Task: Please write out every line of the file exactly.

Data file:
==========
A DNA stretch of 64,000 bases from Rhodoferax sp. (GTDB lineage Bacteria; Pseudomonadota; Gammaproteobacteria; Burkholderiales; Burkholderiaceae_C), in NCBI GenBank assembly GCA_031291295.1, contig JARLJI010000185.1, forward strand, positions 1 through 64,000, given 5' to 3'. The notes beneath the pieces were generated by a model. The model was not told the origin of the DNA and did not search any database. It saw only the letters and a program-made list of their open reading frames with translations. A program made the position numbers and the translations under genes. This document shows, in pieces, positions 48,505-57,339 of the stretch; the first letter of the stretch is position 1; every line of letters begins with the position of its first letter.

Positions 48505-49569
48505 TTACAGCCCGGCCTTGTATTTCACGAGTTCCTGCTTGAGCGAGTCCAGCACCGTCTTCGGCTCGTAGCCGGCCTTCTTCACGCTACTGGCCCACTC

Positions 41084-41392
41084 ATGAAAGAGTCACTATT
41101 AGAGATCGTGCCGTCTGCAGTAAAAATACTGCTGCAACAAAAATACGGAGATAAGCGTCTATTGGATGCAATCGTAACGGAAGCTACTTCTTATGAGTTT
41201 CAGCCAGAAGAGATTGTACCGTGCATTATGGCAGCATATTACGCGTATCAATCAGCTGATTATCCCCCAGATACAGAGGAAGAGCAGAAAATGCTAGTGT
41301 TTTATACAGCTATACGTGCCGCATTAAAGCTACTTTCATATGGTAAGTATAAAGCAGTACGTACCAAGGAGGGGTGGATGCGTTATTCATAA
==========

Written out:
A DNA stretch of 64,000 bases from Rhodoferax sp. (GTDB lineage Bacteria; Pseudomonadota; Gammaproteobacteria; Burkholderiales; Burkholderiaceae_C), in NCBI GenBank assembly GCA_031291295.1, contig JARLJI010000185.1, forward strand, positions 1 through 64,000, given 5' to 3'. The notes beneath the pieces were generated by a model. The model was not told the origin of the DNA and did not search any database. It saw only the letters and a program-made list of their open reading frames with translations. A program made the position numbers and the translations under genes. This document shows, in pieces, positions 48,505-57,339 of the stretch; the first letter of the stretch is position 1; every line of letters begins with the position of its first letter.

Positions 48505-49569
48505 TTACAGCCCGGCCTTGTATTTCACGAGTTCCTGCTTGAGCGAGTCCAGCACCGTCTTCGGCTCGTAGCCGGCCTTCTTCACGCTACTGGCCCACTC

Positions 41084-41392
41084 ATGAAAGAGTCACTATT
41101 AGAGATCGTGCCGTCTGCAGTAAAAATACTGCTGCAACAAAAATACGGAGATAAGCGTCTATTGGATGCAATCGTAACGGAAGCTACTTCTTATGAGTTT
41201 CAGCCAGAAGAGATTGTACCGTGCATTATGGCAGCATATTACGCGTATCAATCAGCTGATTATCCCCCAGATACAGAGGAAGAGCAGAAAATGCTAGTGT
41301 TTTATACAGCTATACGTGCCGCATTAAAGCTACTTTCATATGGTAAGTATAAAGCAGTACGTACCAAGGAGGGGTGGATGCGTTATTCATAA